In today’s episode of The Whole Circle Podcast we break down what is in a tub of ice-cream.

We start today’s podcast off with some very exciting news, which is, we are now stocking and selling our very own Additive-Free Lifestyle branded, reusable, silicone ice-cream moulds!  Yippee!

This has been in the making for over 2 years now and we are jumping out of our skin with excitement to finally be able to release them to you guys.  They are so cool (yep pun intended) and look just like mini-magnums.

The thing that excites us the most is, we are going to see thousands of children and adults eating additive-free ice-creams because it will now be so easy to make your own.

Because we love you guys, our loyal podcast listeners, we have a special discount code for you to purchase the ice-cream moulds, so get listening to find out what that is.

Today we shine the spotlight on ingredients found in commercial ice-creams and let’s just say, you may be shocked!

Plain Vanilla Ice-Cream

You would assume that good old plain vanilla ice-cream would be fine, wouldn’t you? Because we always talk about how ‘plain is always best’ with most foods.  However, spoiler alert, in a lot of plain ice-cream is:

Annatto (160b)

For those of you who have been listening for a while, you will have no-doubt heard us bang on about this additive already.

It is a horrendous additive that is linked to so many issues, including:

  1. Behavioural issues.
  2. Fidgeting/restlessness.
  3. Irritability.
  4. Head-banging. A lot of kids have reported that they feel like they have got something in their head which they need to get rid of by banging their head.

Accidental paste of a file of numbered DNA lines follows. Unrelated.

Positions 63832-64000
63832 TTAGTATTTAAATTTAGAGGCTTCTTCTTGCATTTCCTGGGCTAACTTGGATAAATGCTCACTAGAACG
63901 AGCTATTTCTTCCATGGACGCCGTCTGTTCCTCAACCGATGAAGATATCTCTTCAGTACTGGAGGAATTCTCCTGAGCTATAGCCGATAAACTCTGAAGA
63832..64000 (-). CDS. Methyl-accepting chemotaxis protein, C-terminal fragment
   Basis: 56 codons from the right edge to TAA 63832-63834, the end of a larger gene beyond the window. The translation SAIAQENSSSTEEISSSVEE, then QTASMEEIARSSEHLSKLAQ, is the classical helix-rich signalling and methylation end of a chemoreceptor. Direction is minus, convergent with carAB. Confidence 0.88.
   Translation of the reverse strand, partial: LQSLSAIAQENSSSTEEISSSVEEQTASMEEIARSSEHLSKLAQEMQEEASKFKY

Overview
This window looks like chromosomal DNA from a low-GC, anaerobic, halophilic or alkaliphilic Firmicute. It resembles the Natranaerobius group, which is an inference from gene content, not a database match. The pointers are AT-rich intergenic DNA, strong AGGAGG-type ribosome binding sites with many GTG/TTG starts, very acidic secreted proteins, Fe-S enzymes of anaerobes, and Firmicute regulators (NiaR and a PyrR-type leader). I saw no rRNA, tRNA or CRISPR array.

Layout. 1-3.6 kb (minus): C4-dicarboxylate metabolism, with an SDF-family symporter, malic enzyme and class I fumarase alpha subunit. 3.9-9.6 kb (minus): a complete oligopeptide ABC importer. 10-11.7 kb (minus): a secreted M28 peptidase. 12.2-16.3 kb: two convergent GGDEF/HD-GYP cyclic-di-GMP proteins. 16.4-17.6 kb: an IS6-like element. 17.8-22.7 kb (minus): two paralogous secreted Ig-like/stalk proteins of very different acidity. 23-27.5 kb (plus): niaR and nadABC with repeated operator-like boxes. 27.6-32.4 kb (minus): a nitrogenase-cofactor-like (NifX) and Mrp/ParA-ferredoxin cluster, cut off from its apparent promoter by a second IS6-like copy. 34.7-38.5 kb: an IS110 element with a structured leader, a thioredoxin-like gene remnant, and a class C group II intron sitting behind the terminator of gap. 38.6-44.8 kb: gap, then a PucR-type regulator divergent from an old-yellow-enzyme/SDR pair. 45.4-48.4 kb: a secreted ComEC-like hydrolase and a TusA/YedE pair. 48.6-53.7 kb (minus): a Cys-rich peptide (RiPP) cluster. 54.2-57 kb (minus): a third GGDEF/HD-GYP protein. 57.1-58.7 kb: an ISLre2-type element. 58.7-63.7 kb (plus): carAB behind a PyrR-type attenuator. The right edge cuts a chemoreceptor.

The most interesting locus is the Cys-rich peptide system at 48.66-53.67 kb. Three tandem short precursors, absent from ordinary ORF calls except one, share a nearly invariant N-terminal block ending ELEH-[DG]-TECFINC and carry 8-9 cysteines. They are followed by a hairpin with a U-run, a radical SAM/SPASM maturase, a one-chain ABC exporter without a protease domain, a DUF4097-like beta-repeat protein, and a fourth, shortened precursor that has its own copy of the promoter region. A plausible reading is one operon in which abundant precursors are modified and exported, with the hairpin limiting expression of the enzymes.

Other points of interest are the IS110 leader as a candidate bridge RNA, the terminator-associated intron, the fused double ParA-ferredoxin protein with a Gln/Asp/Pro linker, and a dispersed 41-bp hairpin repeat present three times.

5. Skin irritations.
  6. Migraines/headaches.

The list goes on and on!

If you’ve got ice-cream in your freezer, then go have a look and see if you can see Annatto or 160b listed on the ingredient panel.

We implore you to avoid this additive at all costs!

The good news is that there are some supermarket brands that don’t contain Annatto (160b). So have a look next time you are at the supermarket and if you can’t make your own at least consider switching to those instead.

Let’s break it down further

If you can find an ice-cream without Annatto 160b, that’s awesome but it’s not all you should be looking out for.


You will find that emulsifiers are also in a lot of ice-creams.  These are usually derived from soy and are in so many foods, not just ice-cream.  You could end up eating emulsifiers multiple times a day without realising.


What are they?  They could literally be anything!  It’s not like we go to the shop and ask, ‘can I have some flavour please?’ lol. So, what is it?  We really don’t know, and the scary part is that companies don’t have to tell us either.

It could be something innocent like as pure vanilla beans, but then again it could be a flavour like vanillin. Which is a synthetically derived version of vanilla.  Vanillin is found in a lot of chocolate too so be wary of that.

It could be Annatto (160b), which we spoke about above.

It could be a form of glutamate (MSG) used as a flavour enhancer.  This normally has a savoury taste, but it can often be used in a lot of sweet things as well.

The point is, unless you know exactly what makes up that ‘flavour’ listing on the ingredient panel, then err on the side of caution and avoid it where you can.

Natural Flavours